Narrative medicine cultivates the development of foresight, the ability to tune in and pay attention. As evident in Rita’s stories about generous listening and asking patients about their chief concern, it’s sometimes the seemingly small gestures that can make all the difference in how clinicians hear, and care, and practice being with.
But it’s important to remember that caring for patients’ stories isn’t easy. Rita acknowledged the challenge in what she asks her medical students to do: “It’s not just: ‘Oh yeah, don’t forget, get the patient’s story…’” It’s about more than just “getting the story”. It’s about “rolling up your sleeves, and getting yourself in a position of confronting the situation’ the patient lives.” Even Rita admits: “There are a lot of things I learn that I wish I didn’t know.”
I imagine how overwhelmed caregivers must feel when confronting the unsanitized, scary, disheartening reality their patients live. But increasingly, providers are discovering that to bear witness to a patient’s whole story, they can better understand and thereby meet their patient’s needs.
Rita says, when it comes down to it, “You don’t need somebody who’s going to put their hands in front of their face and say ‘Don’t tell me about that...’ You don’t need that. You need someone who will appreciate the magnitude of what you’re talking about. And who can then maybe do something on your behalf.”
We all need our magnitudes to be acknowledged and honored, because we are not only conglomerations of numerical data, we are people with complicated, unique, and profound stories.
More about Rita:
Rita Charon, MD, PhD, is Professor of Clinical Medicine and Executive Director of the Program in Narrative Medicine at the Columbia University College of Physicians and Surgeons. She directs the Humanities and Medicine curriculum for P&S and teaches literature, narrative ethics, and medical interviewing. She also has a primary care practice at Presbyterian Hospital.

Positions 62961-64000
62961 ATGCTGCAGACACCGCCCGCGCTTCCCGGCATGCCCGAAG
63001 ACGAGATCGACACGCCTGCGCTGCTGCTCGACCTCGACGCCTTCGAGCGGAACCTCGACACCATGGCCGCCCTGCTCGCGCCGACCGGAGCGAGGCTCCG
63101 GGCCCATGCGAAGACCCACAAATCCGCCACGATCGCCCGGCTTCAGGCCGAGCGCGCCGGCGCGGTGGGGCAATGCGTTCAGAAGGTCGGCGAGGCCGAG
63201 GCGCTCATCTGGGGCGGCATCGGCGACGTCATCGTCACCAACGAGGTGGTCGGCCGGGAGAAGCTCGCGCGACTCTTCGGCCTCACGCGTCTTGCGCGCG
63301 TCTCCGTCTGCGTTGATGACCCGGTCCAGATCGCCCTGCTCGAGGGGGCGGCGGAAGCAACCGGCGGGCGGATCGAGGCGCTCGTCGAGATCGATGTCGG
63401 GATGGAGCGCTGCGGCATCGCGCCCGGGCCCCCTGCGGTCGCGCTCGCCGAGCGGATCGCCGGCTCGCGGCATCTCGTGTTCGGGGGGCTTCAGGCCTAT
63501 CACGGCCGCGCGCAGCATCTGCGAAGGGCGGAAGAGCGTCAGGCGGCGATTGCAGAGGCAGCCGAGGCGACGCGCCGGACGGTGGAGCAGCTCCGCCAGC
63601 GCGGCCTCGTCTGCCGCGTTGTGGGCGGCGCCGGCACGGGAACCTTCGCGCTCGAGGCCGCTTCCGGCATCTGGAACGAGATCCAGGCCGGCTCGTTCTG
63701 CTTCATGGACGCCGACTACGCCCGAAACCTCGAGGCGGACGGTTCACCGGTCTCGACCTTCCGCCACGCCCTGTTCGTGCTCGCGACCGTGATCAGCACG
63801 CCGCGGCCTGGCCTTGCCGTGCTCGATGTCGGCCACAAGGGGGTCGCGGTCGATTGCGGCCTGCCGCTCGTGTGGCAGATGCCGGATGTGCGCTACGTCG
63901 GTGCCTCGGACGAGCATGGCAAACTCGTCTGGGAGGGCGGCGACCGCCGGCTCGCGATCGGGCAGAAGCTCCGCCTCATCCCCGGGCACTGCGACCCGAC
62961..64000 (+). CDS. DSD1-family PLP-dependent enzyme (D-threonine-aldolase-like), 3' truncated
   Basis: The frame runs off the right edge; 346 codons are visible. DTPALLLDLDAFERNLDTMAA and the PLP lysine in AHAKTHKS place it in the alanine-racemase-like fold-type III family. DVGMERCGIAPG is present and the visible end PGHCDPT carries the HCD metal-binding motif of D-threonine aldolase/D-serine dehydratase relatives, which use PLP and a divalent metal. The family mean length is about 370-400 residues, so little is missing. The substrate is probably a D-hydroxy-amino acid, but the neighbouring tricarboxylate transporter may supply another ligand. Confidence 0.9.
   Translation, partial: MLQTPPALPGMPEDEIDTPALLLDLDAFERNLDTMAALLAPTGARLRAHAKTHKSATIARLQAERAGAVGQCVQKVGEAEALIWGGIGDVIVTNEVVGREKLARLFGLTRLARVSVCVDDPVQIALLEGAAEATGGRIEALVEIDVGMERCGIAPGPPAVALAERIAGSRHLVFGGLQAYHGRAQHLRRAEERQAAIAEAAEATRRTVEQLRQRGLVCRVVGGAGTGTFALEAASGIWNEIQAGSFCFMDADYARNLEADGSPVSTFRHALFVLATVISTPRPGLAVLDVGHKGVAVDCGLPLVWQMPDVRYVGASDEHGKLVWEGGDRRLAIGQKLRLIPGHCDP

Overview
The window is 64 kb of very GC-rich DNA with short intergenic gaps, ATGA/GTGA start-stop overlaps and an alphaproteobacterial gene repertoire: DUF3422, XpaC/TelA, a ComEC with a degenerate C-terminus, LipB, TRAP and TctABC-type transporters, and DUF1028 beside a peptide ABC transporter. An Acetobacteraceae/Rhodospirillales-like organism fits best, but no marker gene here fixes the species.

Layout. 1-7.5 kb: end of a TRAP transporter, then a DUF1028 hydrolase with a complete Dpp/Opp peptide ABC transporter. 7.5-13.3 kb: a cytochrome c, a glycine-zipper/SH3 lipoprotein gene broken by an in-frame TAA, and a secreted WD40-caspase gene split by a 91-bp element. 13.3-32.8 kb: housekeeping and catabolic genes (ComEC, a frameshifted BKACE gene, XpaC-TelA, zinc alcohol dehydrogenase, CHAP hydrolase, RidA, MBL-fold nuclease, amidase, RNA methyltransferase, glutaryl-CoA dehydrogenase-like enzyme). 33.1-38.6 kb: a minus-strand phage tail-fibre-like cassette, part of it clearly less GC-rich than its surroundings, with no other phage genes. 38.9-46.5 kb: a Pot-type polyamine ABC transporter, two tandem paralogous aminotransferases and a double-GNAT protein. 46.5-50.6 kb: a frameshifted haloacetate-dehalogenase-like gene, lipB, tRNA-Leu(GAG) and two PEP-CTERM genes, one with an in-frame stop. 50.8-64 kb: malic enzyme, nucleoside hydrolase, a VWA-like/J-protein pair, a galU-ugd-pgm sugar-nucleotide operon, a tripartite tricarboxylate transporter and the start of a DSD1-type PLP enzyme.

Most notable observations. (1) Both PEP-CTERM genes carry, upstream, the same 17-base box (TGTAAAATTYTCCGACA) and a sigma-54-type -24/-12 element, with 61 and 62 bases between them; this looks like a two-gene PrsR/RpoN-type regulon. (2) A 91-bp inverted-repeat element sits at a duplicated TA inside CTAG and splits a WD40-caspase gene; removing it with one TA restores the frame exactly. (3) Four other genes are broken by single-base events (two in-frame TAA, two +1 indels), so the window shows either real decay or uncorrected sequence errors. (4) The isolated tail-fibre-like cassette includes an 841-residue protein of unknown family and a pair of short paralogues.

TEDxAtlanta Talk: https://www.youtube.com/watch?v=24kHX2HtU3o
More about Annie Robinson:
I have experienced the powerful effect stories have in healing as both a patient and as a caregiver in the role of a full-spectrum doula, which involves supporting women through abortion, miscarriage, and fetal loss. As a graduate of the Narrative Medicine master's program at Columbia University, my driving mission in life is to elicit, honor, and attend to stories.
I am the Assistant Director of the Center for Narrative Practice, which provides people with deep critical training in how stories work and trains them to apply this knowledge to everyday life by using narrative practice, creative arts, and the study of story. I also curate an oral narrative project called “Inside Stories: Medical Student Experiences”, for which I interview medical students about their experiences in medical school with the intention to provide a platform for their own person healing, self-realization and empowerment through the sharing and receiving of personal stories.
I am honored to serve as Program Officer for Health Story Collaborative. As such, I conduct interviews, edit audio stories, and write a blog posts that profile remarkable individuals committed to honoring and making use of stories in health care. If you or someone you know might be interested in being interviewed, please contact me at firstname.lastname@example.org.